During our frequent travels we often attend a Church near whatever RV park we’re staying in. On one such outing several years ago we found ourselves in a Baptist Church in Rockaway Beach, Oregon, where we met Christian missionary Doug Nichols and his wife Margaret. We subscribed to his informative and entertaining newsletters (he may be reached at nichols.doug@gmail.com), and share them with our home Church.

 

In a recent newsletter he reprinted an article presented in World regarding the decline among those in the know of their belief in Darwinian evolution. The article, entitled The Descent of Evolution and written by the late Robert P. Crowner, a long-time engineer with a deep antipathy against (macro) evolution, summarizes some major faults with the theory, as scientists working in the field of biology are ever more appreciating. Crowner was hopeful that his concise summary might furnish Christians with talking points when engaging diehard evolutionists.

 

Readers of my postings are generally aware of my own negative attitude regarding Darwinian and neo-Darwinian evolution. In addition to having posted lengthy articles and summaries on the topic, I have included a detailed appendix dealing with evolution in my Christian nonfiction book Marching to a Worthy Drummer.

 

Robert Crowner begins by defining microevolution, which covers tiny changes, as opposed to macroevolution, which goes for the big important stuff, including the naturalistic emergence of new species and the creation of life out of non-life. Microevolution, Crowner says, works, while macroevolution doesn’t. I wholeheartedly agree. Michael Behe’s book The Edge of Evolution describes in scientific fashion why the former works and the latter does not.

 

Crowner continues by addressing five prominent issues of which Darwin wasn’t aware and which militate against the viability of his theory on a macro scale: mathematical chance, irreducible complexity, the fossil record, physiology, and other scientific fields.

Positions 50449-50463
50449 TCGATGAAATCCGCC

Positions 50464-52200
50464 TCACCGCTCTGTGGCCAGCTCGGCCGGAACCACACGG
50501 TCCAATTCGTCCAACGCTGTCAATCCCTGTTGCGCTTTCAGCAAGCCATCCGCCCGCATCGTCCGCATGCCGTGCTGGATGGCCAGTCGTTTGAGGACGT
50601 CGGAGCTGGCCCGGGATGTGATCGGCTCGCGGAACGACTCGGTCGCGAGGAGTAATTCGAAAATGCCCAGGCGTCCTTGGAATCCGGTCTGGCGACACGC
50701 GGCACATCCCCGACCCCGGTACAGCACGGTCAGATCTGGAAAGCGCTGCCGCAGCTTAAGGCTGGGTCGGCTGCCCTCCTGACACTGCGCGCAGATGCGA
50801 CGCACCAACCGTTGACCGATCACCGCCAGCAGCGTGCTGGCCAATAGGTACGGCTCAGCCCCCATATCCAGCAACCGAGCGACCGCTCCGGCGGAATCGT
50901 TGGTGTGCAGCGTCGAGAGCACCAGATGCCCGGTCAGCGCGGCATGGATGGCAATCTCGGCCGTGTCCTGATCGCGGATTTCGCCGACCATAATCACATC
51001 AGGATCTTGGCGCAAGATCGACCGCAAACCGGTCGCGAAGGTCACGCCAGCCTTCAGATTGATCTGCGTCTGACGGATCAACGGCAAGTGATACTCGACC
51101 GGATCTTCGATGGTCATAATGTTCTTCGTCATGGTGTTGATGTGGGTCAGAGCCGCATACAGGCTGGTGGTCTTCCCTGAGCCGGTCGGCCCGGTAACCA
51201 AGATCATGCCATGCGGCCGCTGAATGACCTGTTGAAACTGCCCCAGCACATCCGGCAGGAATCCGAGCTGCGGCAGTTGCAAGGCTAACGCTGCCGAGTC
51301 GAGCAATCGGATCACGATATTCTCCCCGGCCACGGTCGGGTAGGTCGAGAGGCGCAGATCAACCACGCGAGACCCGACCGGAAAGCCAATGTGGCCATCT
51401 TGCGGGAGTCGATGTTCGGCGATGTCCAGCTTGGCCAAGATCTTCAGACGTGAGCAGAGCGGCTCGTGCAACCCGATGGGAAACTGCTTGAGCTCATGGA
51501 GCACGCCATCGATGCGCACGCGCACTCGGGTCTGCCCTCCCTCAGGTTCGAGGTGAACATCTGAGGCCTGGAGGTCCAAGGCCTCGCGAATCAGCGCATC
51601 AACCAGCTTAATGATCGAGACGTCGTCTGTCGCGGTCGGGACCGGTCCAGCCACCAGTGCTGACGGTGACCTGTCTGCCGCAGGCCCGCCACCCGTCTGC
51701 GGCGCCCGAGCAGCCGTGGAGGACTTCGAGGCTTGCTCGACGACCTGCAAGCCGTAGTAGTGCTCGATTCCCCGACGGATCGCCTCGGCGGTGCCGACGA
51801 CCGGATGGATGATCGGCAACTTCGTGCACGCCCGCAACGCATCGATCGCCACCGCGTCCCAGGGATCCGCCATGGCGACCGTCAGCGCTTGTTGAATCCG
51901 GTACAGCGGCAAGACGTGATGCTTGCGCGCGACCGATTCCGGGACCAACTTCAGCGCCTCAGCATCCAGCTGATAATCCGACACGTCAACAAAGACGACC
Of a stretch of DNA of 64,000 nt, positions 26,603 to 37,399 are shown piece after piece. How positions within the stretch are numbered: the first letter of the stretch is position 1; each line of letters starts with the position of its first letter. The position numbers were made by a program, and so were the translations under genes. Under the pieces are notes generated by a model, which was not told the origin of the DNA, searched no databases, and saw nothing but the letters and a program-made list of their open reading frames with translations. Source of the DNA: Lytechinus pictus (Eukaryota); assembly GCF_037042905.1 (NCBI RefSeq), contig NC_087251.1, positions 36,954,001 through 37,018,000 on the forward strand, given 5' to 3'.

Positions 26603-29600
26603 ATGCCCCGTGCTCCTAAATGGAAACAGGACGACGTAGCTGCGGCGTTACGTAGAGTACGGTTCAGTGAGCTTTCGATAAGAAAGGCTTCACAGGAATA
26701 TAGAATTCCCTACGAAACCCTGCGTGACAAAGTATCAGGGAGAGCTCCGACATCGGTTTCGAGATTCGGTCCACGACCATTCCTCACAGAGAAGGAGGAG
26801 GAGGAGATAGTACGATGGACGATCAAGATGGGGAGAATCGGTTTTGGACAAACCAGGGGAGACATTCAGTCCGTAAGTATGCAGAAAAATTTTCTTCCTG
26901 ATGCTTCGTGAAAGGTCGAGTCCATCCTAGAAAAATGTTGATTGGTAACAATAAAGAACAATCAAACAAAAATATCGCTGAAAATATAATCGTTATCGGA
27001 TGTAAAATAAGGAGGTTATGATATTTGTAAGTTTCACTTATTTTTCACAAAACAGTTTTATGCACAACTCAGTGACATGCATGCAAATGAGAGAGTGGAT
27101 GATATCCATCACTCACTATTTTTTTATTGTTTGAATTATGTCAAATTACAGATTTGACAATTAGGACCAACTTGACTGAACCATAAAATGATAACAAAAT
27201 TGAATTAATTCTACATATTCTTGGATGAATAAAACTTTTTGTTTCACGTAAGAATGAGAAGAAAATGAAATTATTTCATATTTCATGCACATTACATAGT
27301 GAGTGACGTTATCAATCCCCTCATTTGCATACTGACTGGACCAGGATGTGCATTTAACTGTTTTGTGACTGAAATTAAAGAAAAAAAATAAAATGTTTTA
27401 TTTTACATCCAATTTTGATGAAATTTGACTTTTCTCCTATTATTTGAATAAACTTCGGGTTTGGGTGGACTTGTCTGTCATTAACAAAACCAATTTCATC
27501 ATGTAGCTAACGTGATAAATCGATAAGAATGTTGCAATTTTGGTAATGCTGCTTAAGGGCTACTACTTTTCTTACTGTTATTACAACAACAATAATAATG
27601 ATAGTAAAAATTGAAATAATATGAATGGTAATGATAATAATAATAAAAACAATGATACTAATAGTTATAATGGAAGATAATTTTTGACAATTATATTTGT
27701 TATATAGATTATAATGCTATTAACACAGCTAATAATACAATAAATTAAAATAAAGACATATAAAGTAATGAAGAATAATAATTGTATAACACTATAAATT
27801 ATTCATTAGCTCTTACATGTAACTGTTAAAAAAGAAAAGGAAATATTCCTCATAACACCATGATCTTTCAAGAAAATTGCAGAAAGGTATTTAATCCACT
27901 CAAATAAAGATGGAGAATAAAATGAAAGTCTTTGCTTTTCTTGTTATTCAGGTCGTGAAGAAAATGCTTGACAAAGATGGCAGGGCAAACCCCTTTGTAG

Regarding the issue of mathematical chance, Crowner recognizes that all forms of evolutionary theory, from the original up the present, demand the operation of chance on natural laws. He then appeals to the detailed knowledge of several biological systems that science has acquired over the past few decades. This new information associated with protein molecules, living cells and DNA has permitted scientists to perform detailed calculations of the odds relating to the possibility of chance having operated toward the naturalistic creation of these systems of life. What the scientists have come up with goes way beyond the most generously far-fetched estimates of the time it would take to create those biological systems, pointing to the impossibility of naturalistic evolutionary mechanisms possessing the ability to have created them. Another factor, not addressed by Crowner, that introduces an enormous difficulty to the workability of evolution by drastically extending the odds against it is the factor of chirality. The sugar molecule of which the DNA backbone is constructed comes in two orientations, called left-handed and right-handed. Each orientation is equally likely in nature. The rub is that each of the millions of sugar molecules that make up each DNA strand must be of the right-handed orientation. This doesn’t matter so much once life has arrived, but can you imagine how improbable it would be for a nonliving system to compile millions of sugar molecules, all of the same right-handed orientation, and that in addition to the enormous odds against life even without that factor? The problem is identical to flipping a coin millions of times and having it come up heads every time. The same problem arises in the use of a gene (subroutine) to direct the assembly of a protein out of amino acids. The rub there is that the amino acids must all be left-handed.